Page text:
What if I told you that the secret to saving some of the world's most endangered species lies in a couple of nondescript freezers at San Diego Zoo's Frozen Zoo?
As an American Junior Academy of Sciences lifetime fellow, this February I was given a special back room tour of the conservation center housing this unique zoo. In these freezers are samples of tissue from rare and endangered animals frozen in liquid nitrogen ever since 1972. Essentially a vital world bank of biodiversity, animals long extinct live on in the form of skin cells at the Frozen Zoo. One day, the hope is that these cells can be reprogrammed into sperm and egg cells, which can then be used for breeding.
Creating life from death? Sound like science fiction? Actually, this is closer to reality than you may think. Scientists at Scripps Research Institute, also in San Diego, have recently successfully altered skin cells of the endangered silver-maned drill monkey into induced pluripotent stem (iPS) cells.
I first had the opportunity to work with iPS cells last summer as an intern at the City of Hope National Medical Center. The concept is nothing short of miraculous: take any body cell, insert a mere four reprogramming genes, and the cell will revert back to a pluripotent state. A pluripotent cell, like an embryonic stem cell, has the ability to differentiate into any cell of the human body.
The implications of this are huge: it embodies the benefits of embryonic stem cells without the moral dilemma and carries the hope of creating patient-specific stem cells for therapy.
Research at the Scripps Institute has added a new benefit of these amazing cells: saving endangered animals. By applying this same concept to tissue from the Frozen Zoo, scientists Friedrich Ben-Nun and Jeanne Loring succeeded in creating iPS cells. So far, the iPS cells obtained from the silver-maned drill monkeys achieved a breakthrough by differentiating into brain cells.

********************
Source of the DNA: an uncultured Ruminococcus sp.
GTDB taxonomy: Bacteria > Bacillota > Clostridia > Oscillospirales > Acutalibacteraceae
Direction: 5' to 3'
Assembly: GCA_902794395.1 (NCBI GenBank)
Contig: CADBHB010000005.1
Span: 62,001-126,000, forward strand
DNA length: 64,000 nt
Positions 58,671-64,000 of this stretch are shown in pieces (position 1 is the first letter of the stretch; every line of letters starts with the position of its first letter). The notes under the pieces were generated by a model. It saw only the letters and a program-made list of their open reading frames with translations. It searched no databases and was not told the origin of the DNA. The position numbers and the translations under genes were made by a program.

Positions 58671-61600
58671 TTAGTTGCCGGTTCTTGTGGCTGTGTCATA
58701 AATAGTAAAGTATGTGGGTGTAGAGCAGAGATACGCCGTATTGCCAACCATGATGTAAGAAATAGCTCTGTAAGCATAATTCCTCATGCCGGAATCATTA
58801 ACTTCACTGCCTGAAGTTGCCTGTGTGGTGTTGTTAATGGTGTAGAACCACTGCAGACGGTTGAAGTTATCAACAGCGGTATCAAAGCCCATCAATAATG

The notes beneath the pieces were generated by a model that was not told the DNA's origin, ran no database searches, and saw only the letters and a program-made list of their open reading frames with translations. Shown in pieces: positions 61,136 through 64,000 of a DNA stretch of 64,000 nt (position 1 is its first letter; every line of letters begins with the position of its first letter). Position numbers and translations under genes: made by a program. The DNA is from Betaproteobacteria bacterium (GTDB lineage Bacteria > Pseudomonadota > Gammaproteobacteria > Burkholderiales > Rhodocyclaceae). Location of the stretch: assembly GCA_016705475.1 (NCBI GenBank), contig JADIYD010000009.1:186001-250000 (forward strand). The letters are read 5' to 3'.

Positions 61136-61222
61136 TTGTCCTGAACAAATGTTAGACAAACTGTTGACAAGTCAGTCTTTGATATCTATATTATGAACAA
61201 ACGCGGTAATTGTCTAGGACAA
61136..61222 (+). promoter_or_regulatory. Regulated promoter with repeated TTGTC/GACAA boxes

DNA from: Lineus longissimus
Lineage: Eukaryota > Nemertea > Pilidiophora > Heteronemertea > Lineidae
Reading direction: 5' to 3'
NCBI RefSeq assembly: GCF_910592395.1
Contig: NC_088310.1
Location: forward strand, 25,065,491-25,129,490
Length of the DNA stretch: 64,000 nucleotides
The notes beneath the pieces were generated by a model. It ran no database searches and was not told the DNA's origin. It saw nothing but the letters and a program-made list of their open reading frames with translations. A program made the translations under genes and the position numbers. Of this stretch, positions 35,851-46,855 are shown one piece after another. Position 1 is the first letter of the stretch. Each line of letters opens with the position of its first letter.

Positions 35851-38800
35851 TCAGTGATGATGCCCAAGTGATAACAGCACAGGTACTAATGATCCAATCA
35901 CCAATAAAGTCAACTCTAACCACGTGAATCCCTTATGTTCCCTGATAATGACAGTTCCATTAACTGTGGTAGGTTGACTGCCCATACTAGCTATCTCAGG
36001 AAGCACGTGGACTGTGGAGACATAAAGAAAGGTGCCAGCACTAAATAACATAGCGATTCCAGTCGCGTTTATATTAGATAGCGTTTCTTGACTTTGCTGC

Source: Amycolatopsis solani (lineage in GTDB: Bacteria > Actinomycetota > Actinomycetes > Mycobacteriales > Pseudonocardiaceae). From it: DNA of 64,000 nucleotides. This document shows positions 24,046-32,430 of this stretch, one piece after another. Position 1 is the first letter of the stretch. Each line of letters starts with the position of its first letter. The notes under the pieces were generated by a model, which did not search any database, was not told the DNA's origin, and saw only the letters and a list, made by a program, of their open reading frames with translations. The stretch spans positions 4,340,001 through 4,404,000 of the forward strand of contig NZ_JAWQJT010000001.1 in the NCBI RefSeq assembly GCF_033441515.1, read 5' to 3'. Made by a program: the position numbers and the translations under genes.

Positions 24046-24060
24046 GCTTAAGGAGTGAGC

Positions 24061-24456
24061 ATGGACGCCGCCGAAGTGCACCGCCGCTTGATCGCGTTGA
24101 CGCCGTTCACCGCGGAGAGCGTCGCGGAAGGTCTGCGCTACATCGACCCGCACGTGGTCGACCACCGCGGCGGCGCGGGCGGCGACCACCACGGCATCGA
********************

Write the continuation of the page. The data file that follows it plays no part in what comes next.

Already scientists are seeing great promise in this technology. If brain cells are possible, then why not sperm and egg cells? Soon, all the tissue stored in the Frozen Zoo can be turned into living, breathing animals. Through this method, genetic diversity can be added to struggling populations, increasing the chances of healthy reproduction, and animals that are notoriously hard to breed in captivity still have hope for a boost in population size.
There are, however, some current limitations. Although the technique has worked with the drill monkeys, so far it has not worked with white rhinos. It is hypothesized that since the reprogramming genes used currently to induce pluripotency are human, they can produce an effect in the more closely related primate monkey species but is not efficacious with the rhino species. But the atmosphere right now is largely hopeful as work continues on determining how to best use this technology to aid some of the world's most endangered animals.
Photo: Bonnie Lei